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Google Wants To Lock ISIS Out Of The Open Web

Google says the terrorist group ISIS is using social media to create a false narrative.

[Photo: MARWAN IBRAHIM/AFP/Getty Images]

Google’s head of ideas, Jared Cohen, said in London this week that the terror group ISIS must be pushed off of the open web if it is to be hindered from spreading its message online. Cohen, whose responsibility at Google is to build tools to fight oppression, made the comments on Monday during a talk with the Royal Institute of International Affairs in London, reports The Guardian.

Cohen said it won’t be possible to push ISIS from the dark web, commonly accessed by a small number of more advanced Internet users using the Tor network, so focus must be spent on removing and combating the terrorist organization's propaganda on the tradition Internet that can be indexed by search engines.

ISIS has been exploiting the open Internet to radicalize young people and attract new supporters. The terrorist group is active on social media, including on sites like Twitter, Facebook, and Tumblr. In addition to using bots to spread propaganda on these channels, the group produces professional-quality videos designed for social media.

"What ISIS is doing is reflective of the times, as opposed to some sort of new sophistication that magically appeared," Cohen said. "What is new is that they’re operating without being pushed back in the same Internet we all enjoy. So success looks like ISIS being contained to the dark web."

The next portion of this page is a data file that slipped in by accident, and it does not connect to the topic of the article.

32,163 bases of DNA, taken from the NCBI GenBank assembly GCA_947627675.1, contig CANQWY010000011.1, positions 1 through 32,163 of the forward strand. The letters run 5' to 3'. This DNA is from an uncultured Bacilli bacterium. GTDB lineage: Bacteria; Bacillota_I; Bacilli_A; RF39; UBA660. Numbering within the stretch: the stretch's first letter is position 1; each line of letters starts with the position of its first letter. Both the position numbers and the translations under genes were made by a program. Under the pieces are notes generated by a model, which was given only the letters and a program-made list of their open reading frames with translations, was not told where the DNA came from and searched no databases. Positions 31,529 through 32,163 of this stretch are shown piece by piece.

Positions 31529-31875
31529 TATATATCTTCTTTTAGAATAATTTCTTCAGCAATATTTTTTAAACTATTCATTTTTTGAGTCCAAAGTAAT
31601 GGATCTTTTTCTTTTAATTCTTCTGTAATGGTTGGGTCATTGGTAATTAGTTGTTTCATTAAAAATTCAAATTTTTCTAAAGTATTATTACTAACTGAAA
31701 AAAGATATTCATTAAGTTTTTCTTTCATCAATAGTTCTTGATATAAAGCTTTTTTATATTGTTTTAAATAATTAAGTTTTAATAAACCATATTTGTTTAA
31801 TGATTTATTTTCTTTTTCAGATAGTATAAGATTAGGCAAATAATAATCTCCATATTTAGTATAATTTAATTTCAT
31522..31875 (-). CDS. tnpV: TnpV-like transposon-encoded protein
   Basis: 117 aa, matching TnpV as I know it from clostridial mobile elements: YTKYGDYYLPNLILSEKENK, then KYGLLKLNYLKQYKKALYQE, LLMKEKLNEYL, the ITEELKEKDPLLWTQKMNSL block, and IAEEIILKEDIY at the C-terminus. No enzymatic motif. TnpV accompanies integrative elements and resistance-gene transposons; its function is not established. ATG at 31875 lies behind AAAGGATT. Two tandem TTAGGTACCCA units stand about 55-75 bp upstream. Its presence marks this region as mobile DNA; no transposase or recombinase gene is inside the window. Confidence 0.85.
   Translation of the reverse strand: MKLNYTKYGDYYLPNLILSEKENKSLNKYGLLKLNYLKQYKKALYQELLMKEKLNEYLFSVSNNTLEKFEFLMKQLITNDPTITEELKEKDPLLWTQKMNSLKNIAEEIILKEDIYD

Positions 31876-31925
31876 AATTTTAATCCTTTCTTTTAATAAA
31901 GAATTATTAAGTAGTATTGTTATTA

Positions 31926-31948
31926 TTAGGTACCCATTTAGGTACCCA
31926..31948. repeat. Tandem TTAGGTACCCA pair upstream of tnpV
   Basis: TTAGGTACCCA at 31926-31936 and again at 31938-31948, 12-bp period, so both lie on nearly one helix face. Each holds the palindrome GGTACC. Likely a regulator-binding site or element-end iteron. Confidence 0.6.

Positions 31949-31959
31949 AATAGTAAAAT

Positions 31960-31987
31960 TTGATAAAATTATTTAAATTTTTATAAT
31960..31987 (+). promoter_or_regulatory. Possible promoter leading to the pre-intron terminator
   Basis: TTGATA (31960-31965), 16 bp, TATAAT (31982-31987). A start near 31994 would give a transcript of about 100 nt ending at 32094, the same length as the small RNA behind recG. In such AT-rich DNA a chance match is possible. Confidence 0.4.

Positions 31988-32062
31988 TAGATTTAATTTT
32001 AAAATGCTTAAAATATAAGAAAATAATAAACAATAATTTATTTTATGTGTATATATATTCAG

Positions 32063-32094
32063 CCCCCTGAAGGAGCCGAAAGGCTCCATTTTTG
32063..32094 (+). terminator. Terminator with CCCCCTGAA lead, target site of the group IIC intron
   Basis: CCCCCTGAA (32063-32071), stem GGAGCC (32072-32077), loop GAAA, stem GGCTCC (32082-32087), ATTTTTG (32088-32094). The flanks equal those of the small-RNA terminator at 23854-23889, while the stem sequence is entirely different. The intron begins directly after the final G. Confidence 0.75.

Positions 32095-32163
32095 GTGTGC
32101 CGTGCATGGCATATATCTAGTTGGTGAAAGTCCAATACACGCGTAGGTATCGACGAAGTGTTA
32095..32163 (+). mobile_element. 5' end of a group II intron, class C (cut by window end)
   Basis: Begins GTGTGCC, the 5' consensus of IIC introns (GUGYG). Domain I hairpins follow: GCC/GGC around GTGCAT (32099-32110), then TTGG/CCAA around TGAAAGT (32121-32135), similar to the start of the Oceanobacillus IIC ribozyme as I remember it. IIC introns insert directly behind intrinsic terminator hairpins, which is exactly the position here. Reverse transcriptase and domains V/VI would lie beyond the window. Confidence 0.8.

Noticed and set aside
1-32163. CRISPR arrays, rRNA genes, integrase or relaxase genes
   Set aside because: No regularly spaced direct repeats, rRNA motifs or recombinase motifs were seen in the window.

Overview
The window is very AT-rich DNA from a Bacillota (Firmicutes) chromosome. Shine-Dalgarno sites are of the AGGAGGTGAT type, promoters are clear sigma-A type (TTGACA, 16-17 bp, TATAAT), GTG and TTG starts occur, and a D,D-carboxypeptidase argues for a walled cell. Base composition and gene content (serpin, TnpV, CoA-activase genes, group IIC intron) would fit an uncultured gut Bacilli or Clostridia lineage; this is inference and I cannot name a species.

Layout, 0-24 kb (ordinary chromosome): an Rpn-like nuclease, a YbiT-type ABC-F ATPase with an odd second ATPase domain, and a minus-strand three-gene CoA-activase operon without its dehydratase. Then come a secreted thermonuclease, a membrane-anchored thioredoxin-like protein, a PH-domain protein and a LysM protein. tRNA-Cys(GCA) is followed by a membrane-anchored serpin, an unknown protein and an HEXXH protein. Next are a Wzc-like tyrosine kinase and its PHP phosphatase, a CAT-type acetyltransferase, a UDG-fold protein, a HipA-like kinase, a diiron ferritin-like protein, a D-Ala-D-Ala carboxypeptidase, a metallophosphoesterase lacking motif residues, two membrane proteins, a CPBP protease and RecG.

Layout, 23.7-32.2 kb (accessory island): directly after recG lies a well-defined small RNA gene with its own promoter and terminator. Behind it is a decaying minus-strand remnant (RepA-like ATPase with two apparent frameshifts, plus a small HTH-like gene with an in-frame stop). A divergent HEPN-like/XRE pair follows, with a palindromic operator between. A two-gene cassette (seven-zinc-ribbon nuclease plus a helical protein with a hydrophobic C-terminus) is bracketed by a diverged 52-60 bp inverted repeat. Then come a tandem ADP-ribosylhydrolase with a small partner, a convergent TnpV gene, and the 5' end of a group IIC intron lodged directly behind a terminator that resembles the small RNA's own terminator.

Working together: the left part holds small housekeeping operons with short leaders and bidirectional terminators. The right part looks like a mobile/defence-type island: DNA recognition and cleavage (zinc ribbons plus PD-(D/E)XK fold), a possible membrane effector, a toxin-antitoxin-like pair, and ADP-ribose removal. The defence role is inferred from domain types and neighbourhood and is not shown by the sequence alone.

Because of its reach online, Cohen says ISIS has been able to perform a sleight of hand by creating more social media accounts than it has members. This "has managed to create an exaggerated sense of their size online," says Cohen.

Cohen says to combat ISIS’s open web reach, its social media accounts must be taken offline as soon as they appear. This will prevent ISIS for spreading its propaganda and recruiting new members to its cause. Cohen's comments were bolstered by a recent report from George Washington University’s program on extremism, which found that "social media activity played a crucial role in radicalisation and mobilisation to Iraq and Syria," according to The Guardian.

In the end, Cohen says, ISIS is "not a tech savvy organisation." It uses the same tactics Internet fraudsters and spammers do. However, Cohen notes these tactics should not be underestimated.

The Guardian notes that, besides blocking ISIS’s social media accounts as soon as they appear, other proposals for fighting ISIS online include serving targeted ads denouncing the group to people who search for the organization online.